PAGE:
A powerful Pacific storm brought record-breaking rainfall to Southern California Tuesday as homeowners in foothill communities, some which are under voluntary evacuation orders, made last-minute preparations for potentially damaging mudslides.
A single-day record of 1.15 set in 1961 was broken in Los Angeles on Tuesday.
Up to 6 inches of rain is possible in parts of Southern California by the time the storm moves out of the area Wednesday, according to the National Weather Service.
Despite slick roads and some minor flooding, there were no major mudslides or debris flows reported.
Three to 6 inches of rain were forecast in foothill and mountain communities, prompting flash flood watches for a widespread area that went months without significant rainfall until Sunday when the first of this week's two storm systems arrived. Rain was reported throughout Tuesday in the San Fernando Valley and San Gabriel Valley, where voluntary evacuation orders were issued for residents below a slide-prone hillside that burned in January's Colby Fire.
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Glendora homeowners affected by mudslides during the last flash flood in the area prepared by stacking sandbags around properties and clearing away trash bins, vehicles and other obstructions that could become trapped in debris flows. An estimated 20,000 sandbags had been distributed as of noon Monday.
Flooding forced the closure of Glendora Mountain Road on Tuesday morning, and city and county crews spent the day patrolling the burn area neighborhoods, pouncing on trouble spots and clearing catch basins.
The heaviest waves of rain fell Tuesday afternoon and were expected to continue into Wednesday.
Tuesday's storm broke before it could wreak havok in the area, however crews continued to patrol the city's drains and keep a watchful eye over defences overnight.
"Last year during the flash flood they said it came down at 60 miles an hour," said resident Ed Heinlein. "I'm gone beyond nervous, I'm down to the grim reality of you fight it, you do what you can, you deal with it. You can't sit around worrying about it, you work through it."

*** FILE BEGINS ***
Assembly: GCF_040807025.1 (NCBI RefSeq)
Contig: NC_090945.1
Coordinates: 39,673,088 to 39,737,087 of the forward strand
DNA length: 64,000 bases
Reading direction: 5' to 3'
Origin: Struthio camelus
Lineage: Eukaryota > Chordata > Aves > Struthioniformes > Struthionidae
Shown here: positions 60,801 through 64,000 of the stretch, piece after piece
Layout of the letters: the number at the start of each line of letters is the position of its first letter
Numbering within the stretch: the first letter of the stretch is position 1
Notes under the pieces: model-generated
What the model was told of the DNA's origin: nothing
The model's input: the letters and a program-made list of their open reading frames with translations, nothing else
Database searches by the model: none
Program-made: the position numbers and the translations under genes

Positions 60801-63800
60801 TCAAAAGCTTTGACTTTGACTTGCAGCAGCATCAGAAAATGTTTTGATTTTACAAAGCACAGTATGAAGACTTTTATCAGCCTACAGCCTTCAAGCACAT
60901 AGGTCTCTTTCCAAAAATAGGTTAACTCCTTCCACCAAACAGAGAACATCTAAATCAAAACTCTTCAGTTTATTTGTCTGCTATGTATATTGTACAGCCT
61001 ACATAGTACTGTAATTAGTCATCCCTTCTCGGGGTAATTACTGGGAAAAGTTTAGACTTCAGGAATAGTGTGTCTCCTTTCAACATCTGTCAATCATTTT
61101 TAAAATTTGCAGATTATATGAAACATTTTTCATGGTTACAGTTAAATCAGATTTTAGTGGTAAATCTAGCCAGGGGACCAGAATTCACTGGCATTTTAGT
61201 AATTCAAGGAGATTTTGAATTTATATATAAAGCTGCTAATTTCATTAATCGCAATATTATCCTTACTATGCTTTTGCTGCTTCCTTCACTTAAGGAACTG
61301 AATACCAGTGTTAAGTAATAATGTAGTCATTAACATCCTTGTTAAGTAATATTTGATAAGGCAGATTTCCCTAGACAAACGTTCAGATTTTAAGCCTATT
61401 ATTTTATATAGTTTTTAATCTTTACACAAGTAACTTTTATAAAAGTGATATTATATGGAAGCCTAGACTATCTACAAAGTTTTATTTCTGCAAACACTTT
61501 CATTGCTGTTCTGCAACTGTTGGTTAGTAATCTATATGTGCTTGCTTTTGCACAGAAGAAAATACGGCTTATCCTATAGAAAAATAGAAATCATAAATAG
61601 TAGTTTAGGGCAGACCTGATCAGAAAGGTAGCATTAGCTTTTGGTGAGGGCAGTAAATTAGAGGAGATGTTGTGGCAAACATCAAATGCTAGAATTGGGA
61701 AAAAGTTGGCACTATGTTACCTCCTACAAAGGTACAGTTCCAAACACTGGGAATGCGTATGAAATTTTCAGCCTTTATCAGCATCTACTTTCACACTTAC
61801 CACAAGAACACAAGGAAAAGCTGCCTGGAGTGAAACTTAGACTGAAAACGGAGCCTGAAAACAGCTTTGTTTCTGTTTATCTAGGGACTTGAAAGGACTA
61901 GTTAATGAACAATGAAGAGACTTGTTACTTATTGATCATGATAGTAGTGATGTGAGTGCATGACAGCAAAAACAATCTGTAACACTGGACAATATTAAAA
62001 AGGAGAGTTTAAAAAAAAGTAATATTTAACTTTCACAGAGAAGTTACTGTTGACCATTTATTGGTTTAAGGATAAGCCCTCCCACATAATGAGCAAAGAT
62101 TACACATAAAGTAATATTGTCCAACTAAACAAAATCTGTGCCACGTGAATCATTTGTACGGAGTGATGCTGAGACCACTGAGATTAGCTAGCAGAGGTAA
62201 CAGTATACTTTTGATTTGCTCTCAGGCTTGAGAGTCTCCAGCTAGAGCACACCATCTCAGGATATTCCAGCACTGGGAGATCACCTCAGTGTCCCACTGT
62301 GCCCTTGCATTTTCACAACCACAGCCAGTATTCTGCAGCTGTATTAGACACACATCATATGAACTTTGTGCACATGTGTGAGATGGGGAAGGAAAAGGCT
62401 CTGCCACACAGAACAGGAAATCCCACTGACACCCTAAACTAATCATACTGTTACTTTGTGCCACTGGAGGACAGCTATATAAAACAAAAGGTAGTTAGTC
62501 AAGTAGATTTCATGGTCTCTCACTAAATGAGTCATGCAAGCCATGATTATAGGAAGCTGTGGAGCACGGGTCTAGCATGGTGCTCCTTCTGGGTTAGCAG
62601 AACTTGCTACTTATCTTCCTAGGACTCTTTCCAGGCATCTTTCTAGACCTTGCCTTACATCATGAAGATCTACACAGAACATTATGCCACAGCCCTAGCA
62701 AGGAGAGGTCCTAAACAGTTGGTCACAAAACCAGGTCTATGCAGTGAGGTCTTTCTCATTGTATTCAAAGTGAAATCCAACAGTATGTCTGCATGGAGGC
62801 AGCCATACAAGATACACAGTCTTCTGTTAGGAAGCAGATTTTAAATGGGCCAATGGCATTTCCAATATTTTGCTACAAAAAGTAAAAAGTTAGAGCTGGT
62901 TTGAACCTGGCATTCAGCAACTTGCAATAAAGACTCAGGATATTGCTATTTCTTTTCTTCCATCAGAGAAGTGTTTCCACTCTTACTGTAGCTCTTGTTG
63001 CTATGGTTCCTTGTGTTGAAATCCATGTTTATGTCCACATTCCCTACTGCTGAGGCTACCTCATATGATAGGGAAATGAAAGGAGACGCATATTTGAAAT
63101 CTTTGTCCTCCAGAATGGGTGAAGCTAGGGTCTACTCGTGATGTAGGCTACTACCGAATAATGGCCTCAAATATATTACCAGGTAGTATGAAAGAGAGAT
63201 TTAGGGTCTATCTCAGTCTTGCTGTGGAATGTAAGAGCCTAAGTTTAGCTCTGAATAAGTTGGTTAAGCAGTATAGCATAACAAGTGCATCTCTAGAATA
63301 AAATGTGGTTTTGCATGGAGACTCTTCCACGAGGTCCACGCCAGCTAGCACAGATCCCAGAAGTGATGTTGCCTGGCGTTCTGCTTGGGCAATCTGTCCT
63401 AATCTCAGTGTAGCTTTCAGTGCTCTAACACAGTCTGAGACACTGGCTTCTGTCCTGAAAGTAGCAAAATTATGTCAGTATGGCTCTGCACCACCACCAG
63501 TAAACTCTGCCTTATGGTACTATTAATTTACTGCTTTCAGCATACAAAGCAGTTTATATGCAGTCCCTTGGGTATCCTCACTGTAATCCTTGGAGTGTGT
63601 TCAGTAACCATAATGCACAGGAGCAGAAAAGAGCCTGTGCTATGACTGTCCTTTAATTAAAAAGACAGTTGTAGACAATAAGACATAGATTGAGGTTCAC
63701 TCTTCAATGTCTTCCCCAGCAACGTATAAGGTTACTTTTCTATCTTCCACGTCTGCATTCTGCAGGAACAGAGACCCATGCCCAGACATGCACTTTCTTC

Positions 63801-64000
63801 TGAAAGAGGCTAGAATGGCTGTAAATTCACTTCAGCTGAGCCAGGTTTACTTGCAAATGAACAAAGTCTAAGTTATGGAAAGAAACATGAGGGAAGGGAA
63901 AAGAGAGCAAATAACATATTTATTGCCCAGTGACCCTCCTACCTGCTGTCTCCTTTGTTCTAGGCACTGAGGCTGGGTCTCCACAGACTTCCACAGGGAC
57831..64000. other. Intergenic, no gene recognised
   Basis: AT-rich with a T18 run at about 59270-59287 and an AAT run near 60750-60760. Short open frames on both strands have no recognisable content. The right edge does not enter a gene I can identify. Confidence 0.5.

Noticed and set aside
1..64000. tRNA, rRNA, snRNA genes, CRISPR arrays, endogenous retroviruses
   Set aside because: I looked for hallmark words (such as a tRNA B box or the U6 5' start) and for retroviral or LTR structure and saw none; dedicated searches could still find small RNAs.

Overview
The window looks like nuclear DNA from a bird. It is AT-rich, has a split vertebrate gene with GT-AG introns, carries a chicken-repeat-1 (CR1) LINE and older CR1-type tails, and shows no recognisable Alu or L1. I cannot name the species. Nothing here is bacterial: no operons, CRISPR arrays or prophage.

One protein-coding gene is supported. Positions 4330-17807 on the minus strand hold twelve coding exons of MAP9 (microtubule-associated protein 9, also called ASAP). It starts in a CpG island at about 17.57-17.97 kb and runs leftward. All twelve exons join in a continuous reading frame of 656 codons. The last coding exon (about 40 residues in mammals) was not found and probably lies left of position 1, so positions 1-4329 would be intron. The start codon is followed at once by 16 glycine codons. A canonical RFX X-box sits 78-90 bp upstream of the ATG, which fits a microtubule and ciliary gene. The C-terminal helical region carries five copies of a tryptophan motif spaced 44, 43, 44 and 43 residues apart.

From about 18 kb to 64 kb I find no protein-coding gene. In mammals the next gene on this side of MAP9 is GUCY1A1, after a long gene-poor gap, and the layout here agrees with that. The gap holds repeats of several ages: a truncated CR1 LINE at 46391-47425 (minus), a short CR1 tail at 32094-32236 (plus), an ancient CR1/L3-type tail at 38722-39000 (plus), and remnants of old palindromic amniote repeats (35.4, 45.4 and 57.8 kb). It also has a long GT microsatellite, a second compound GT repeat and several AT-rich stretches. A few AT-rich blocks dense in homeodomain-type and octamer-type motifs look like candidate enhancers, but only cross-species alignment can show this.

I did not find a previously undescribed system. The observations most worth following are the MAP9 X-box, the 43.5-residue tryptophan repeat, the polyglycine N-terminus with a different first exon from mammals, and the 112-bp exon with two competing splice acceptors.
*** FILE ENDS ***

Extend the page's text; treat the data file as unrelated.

The January fire left hillsides bare and drought conditions have loosened soil in an area with steep bedrock. Heavy rainfall could be “enough to take out houses,” said Ann Blythe, an Occidental College geologist specializing in the study of the San Gabriel Mountains.
Voluntary evacuations were in place for the Silverado Canyon burn area in Orange County. The OC evacuation advisory was issued for about 50 homes east of 30311 Silverado Canyon Road.
Mandatory evacuations were lifted by Tuesday evening for the Ventura County community of Camarillo Springs. The order affected homes on San Como Lane and North San Como Lane near Lada Avenue.
Rain totals are forecast to exceed those of Sunday's storm, which dropped just over an inch of rain in Whittier, Agoura Hills and other communities and caused a landslide that blocked a nine-mile stretch of Pacific Coast Highway in Malibu. Projected rainfall amounts include nearly 2 inches in Temecula and more than an inch in San Bernardino, Santa Ana, Long Beach, Malibu and downtown Los Angeles.
Rainfall records for Dec. 2 include 1.10 inches in downtown Los Angeles (1961), 0.79 inches in Long Beach (1961), 1.32 inches in Woodland Hills (1961) and 0.45 inches in Lancaster (1961).
The storm will likely bring much-needed rain and snow to a widespread area of California, which has received only light to moderate rainfall since Oct. 1, the start of the drought-stricken state's water year. The storm might bring more rain than Southern California has received in the last nine months, which included a summer of record setting heat.
Three years of drought have left the state's water reservoirs at critically low levels as snowpack in the Sierras, a critical source of spring runoff shared by 25 million Californians, has diminished. About 2 feet of snow is possible in the Sierra above 7,000 feet.
Nearly 80 percent of the state is under extreme drought, the second most severe category listed by the U.S. Drought Monitor. One year ago, about 28 percent of the state was under the severe drought category.
Significant drought relief would likely require a strong El Nino system, the tropical Pacfic Ocean phenomenon that affects weather patterns. Strong El Nino systems draw moisture into California, but a weak system probably would not generate enough rainfall this winter to significantly improve drought conditions.
The latest estimates place the chance of El Nino at 58 percent.